November 16, 2008
Does Mommy not-so-dearest merit an extra harsh sentence?
The question in the title of this post is prompted by this new article from the New York Times. The piece is headlined "Seeing Failure as Mother as Factor in Sentencing," and here are some excerpts:
As the prosecutor asked the judge to impose a long prison sentence, she used the word twice: “Mommy.” The “mommy” she was referring to was Nixzaliz Santiago, who last week received a sentence of to 40 1/3 to 43 years in prison, the maximum term, for her part in the death of her 7-year-old daughter, Nixzmary Brown.
The prosecutor, Ama Dwimoh, said Ms. Santiago was the “one person” who the little girl should have been able to count on. “She called her ‘Mommy,’ ” Ms. Dwimoh told the judge. The word weighed heavily on a trial already filled with horrific details of abuse.
Justice Patricia M. DiMango, of State Supreme Court in Brooklyn, spoke of sleepless nights while contemplating a sentence. That sentence could keep Ms. Santiago, 30, in prison for up to 17 years longer than her husband, Cesar Rodriguez, 30, Nixzmary’s stepfather, who delivered the fatal beating and was sentenced in April by Justice L. Priscilla Hall to 26 1/3 to 29 years.
Justice DiMango said that Ms. Santiago, who was convicted of manslaughter and two counts of assault but acquitted of murder, had ignored her lawful obligation as a parent to try to save the dying child. But the wide gap between the sentences raised questions about whether Ms. Santiago shouldered an extra burden as she faced judge and jury: the duty to be a good mother....
B. Keith Crew, a professor of sociology and criminology at the University of Northern Iowa who has researched gender and racial differences in criminal sentencing, says that women who are not perceived as good mothers often “get the hammer” in sentencing. “There’s a sacredness about the role of mother,” he said. “When a woman is not fulfilling her role, it shocks the conscience, more than if she commits a crime. If she was prostituting herself or dealing drugs or stealing to feed, clothe and shelter her children, people would be more sympathetic.”...
Katherine M. Franke, the director of Columbia Law School’s Program in Gender and Sexuality Law, said Ms. Santiago’s sentence reinforced simple notions of parental roles, with men perceived as more violent and women as saddled with “all the obligations and responsibility — and ultimately the punishment — for what happens to their children.”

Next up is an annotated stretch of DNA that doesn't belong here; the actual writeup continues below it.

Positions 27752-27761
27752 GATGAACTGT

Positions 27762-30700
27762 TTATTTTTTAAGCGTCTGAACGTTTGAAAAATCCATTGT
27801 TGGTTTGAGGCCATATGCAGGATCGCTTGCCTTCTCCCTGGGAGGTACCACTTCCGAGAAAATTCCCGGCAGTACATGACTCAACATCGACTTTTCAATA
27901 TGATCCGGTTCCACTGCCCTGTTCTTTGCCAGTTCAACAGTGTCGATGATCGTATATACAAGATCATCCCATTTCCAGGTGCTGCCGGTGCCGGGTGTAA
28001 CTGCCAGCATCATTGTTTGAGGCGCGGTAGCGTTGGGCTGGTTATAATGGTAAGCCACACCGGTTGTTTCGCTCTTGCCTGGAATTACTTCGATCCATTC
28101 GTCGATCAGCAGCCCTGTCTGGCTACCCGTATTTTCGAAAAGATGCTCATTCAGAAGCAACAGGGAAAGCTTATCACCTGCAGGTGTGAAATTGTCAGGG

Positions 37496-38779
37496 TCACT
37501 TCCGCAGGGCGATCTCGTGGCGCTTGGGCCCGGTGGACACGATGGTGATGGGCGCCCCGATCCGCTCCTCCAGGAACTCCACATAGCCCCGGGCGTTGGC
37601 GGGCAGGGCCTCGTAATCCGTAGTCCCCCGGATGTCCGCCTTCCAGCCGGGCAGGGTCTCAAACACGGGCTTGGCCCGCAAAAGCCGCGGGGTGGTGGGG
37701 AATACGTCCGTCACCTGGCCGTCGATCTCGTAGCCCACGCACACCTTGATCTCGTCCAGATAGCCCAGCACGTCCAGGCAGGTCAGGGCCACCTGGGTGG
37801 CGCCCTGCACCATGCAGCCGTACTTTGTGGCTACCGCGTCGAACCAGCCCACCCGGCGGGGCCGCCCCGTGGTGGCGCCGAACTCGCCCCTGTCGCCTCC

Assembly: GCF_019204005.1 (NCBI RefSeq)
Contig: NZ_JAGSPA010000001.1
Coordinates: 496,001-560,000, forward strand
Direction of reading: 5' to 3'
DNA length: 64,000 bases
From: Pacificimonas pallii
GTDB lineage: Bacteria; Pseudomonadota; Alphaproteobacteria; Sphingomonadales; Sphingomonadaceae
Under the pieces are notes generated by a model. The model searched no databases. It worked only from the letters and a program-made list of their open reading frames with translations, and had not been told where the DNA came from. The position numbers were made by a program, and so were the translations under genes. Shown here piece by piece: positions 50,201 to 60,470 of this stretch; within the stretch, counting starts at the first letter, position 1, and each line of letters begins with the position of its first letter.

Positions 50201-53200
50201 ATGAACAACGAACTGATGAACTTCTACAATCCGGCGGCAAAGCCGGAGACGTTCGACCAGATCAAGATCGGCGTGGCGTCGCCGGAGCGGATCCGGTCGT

November 16, 2008 at 09:56 PM | Permalink
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Oh good God. This hand-wringing is ridiculous, absolutely ridiculous. This woman, under a legal duty to protect her child, allowed her husband to torture and ultimately kill her child. Nixzmary Brown was subjected to a life of scarcely paralleled cruelty, and she ultimately died as a result. And people are upset because her mother got 40 years?
And since when are criminals entitled to some sort of cosmic fairness? Yeah, I guess it sucks that the actually killer got more time. But are we really going to give criminals lenience simply because a co-defendant got a sympathetic jury? That seems to be unfair to victims. Guess what--don't ket your husband torture your kid over a long period of time and then you won't have to worry about him getting less time than you do.
Posted by: federalist | Nov 17, 2008 11:44:59 AM
Let's be honest that this is just media sensationalism about a terrible case. Many women who are mothers are convicted and jailed each year, and no one in the CJ system makes a big deal out of the fact they are mothers. The article had a lot of huffing and puffing but missing was any evidence that the fact she was a mother either lead to the jury's conviction or to a longer sentence. Coincidence does not equal causation.
Posted by: Daniel | Nov 17, 2008 4:32:29 PM
I think that people were looking at the fact that the "actual killer" got less time than the mom and then those people posited some larger cause to latch onto.
Posted by: federalist | Nov 17, 2008 7:56:14 PM
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Posted by: | Jan 8, 2009 6:25:33 PM